As Bergstrom pointed out, while many big-deal contracts signed by universities have confidentiality clauses stating a library must not share contract information, most US states have ‘open record laws’ invalidating these clauses and requiring that state institutions make such contracts publicly available. Indeed, an attempt by Elsevier to sue Washington State University and block the release of a detailed copy of their contract was over-ruled.

As an insight, Bergstrom claimed that the University of Wisconsin only pays 60 per cent of what the University of Michigan pays for an Elsevier package. ‘There are big differences in what universities are paying and it is clear that bargaining has a big pay-off,’ he asserted. ‘We now have the prices paid by hundreds of universities to Elsevier and will soon release summary information showing those who pay more.’

Sustainable pricing

Given the unease over big-deal contracts and anxieties around the coming, cash-strapped years, librarians need respite. US-based not-for-profit society publisher, SPIE, is one business that claims to have listened to its customers and has dropped subscription rates for its digital library by 10 per cent.

Prior to 2010, its institutional business model comprised a tiered subscription rate based on print price; the greater a library’s number of subscriptions, the higher the discount. But according to the publisher’s director of digital library sales and business development, Marybeth Manning, the organisation realised its model was complex and has opted for what is described as a ‘more sustainable pricing strategy’.

‘We had 33 per cent growth in subscriptions from 2008 to 2009 and a 99 per cent renewal rate,’ explained Manning. ‘But anecdotal evidence was that prices were high and we couldn’t ignore the economic state... Librarians face huge budget reductions and we want to hold onto our current subscribers in this extremely turbulent period.’

Manning set out to review the business’ key performance indicators. After a year-long study she concluded that while the original business model was acceptable and understood, it was less suited to smaller institutions, and institutions with limited engineering programmes.

‘We considered price discounts but this is not equitable to current subscribers. [Similarly] a price freeze would be no good for newcomers,’ she said. ‘So we decided to offer a 10 per cent reduction on subscriptions to full SPIE and topical collections to reach new business and hold onto our customers.’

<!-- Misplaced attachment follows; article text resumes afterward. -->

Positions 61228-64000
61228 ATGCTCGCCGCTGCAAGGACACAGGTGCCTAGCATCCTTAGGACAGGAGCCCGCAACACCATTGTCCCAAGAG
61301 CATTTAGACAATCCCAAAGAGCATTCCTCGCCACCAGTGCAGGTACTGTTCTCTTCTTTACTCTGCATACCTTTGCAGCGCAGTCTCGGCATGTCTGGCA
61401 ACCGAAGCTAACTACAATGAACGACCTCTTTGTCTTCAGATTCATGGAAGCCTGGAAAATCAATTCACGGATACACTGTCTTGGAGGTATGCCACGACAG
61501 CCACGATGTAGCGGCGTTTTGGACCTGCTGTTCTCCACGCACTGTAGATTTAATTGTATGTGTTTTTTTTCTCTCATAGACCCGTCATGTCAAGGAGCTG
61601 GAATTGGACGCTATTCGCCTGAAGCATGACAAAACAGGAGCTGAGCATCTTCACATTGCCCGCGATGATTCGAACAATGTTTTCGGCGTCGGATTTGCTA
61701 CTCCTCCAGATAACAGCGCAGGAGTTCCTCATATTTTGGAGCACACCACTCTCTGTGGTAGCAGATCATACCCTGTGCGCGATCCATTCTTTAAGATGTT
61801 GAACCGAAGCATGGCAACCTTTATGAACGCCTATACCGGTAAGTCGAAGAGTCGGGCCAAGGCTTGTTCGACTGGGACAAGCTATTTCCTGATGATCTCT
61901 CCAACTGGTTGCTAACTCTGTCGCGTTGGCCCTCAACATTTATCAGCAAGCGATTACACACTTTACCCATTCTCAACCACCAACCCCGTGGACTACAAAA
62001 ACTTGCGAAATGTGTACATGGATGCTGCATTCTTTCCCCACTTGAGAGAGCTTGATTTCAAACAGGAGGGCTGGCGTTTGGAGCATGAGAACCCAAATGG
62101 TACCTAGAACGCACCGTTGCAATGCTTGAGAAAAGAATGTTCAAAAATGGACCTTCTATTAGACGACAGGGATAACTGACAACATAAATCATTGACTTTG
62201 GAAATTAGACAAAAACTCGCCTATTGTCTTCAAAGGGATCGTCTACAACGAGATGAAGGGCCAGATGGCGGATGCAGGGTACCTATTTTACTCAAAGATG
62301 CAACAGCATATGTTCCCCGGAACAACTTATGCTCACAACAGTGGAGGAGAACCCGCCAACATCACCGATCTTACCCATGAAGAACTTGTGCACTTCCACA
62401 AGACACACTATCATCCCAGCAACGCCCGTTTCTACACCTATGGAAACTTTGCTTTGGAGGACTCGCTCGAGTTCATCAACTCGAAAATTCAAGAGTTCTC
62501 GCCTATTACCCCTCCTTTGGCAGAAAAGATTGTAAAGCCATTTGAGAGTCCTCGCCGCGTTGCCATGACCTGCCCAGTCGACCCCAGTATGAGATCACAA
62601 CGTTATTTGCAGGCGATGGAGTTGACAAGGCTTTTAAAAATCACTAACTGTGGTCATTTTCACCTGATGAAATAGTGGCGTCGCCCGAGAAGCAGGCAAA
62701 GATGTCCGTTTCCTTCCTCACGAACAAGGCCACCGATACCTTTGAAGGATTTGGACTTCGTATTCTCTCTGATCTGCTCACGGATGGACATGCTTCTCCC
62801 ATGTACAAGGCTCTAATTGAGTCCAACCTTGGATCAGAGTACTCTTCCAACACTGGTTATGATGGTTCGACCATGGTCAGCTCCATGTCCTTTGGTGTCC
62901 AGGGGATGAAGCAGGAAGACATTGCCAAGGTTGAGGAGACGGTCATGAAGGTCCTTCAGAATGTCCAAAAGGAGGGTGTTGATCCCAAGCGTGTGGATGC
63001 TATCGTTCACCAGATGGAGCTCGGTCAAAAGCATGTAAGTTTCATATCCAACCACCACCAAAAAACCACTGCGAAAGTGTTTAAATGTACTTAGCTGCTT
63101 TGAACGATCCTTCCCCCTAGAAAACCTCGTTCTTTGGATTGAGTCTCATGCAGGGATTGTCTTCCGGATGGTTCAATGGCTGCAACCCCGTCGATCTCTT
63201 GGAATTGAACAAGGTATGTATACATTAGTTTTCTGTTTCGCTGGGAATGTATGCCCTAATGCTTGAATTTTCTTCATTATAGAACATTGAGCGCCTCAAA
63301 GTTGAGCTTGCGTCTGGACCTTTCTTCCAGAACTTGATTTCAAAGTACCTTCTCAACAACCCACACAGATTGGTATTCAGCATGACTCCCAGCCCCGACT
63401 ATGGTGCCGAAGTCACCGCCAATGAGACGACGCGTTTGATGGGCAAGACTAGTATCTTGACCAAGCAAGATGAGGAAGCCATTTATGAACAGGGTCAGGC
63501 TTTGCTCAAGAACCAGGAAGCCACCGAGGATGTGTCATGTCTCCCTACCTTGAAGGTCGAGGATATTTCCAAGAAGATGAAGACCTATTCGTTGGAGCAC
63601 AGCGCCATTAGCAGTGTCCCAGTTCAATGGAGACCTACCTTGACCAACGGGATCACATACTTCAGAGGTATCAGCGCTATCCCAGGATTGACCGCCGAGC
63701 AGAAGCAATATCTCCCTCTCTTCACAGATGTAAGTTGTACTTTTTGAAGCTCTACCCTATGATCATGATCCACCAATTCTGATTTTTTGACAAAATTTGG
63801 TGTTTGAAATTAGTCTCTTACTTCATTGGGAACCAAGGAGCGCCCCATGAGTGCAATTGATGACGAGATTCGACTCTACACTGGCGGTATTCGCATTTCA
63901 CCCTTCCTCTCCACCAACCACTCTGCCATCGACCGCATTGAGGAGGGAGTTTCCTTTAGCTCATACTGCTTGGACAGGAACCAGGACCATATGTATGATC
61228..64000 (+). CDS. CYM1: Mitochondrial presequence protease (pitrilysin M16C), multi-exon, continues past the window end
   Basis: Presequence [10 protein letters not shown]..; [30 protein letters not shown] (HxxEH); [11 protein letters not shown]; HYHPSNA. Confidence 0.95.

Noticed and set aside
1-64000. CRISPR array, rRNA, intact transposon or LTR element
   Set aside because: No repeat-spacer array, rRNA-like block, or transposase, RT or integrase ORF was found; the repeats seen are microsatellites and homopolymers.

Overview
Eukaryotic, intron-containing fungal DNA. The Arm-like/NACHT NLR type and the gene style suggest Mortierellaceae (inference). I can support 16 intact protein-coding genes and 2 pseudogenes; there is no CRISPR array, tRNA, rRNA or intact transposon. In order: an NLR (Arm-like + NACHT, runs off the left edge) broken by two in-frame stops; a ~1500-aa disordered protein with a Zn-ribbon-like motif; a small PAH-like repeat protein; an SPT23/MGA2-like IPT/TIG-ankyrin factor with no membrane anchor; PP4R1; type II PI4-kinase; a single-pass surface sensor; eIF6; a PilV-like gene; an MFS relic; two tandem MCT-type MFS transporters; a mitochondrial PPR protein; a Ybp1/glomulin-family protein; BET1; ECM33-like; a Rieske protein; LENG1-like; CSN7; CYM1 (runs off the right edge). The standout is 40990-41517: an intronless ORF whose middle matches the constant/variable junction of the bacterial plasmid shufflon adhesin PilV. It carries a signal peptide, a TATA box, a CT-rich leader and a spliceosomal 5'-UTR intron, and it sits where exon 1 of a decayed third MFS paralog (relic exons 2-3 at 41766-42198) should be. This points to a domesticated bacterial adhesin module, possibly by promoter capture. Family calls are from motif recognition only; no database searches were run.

And to date, the new business strategy is working. So far the 99 per cent renewal rate has been maintained, the publisher has only lost one consortium deal and has attracted new business since it announced its subscription cuts in June 2009. The organisation also intends to hold its price decreases as long as demand remains stable and new business continues.

Room to socialise

The majority of librarians have yet to discover an online tool that can foster international communications and extend global collaboration for them. Lucy Power joined the Oxford Internet Institute, UK, several years ago to study the impact of internet technologies on the practice of life science. One online networking tool that she believes has made a remarkable difference to life scientists, and is ripe for adoption by librarians, is FriendFeed.

Lucy Power believes FriendFeed can help collaboration.

The facility allows its users to track the online activities of ‘friends’ across a broad range of social networks including blogs, Twitter and Flickr. And as Power pointed out at the UKSG meeting, life scientists have used the tool to discuss science, solve problems, secure funding, collaborate, report on conferences and even write grant applications. She believes friendfeed could prove instrumental to librarians, especially as online collaboration becomes more and more crucial.

‘I’ve seen US librarians feed tweets using FriendFeed,’ she said. ‘Many connections with the US information management librarianship community just wouldn’t have happened without it.’

Digital repository librarian for the US-based University of Wisconsin, and well-known blogger, Dorothea Salo, agreed. ‘The Literacy Services of Wisconsin are on FriendFeed and use it to communicate with each other,’ she said. ‘It also acts as a fantastic marketing tool and we’ve received a lot of publicity as a result.’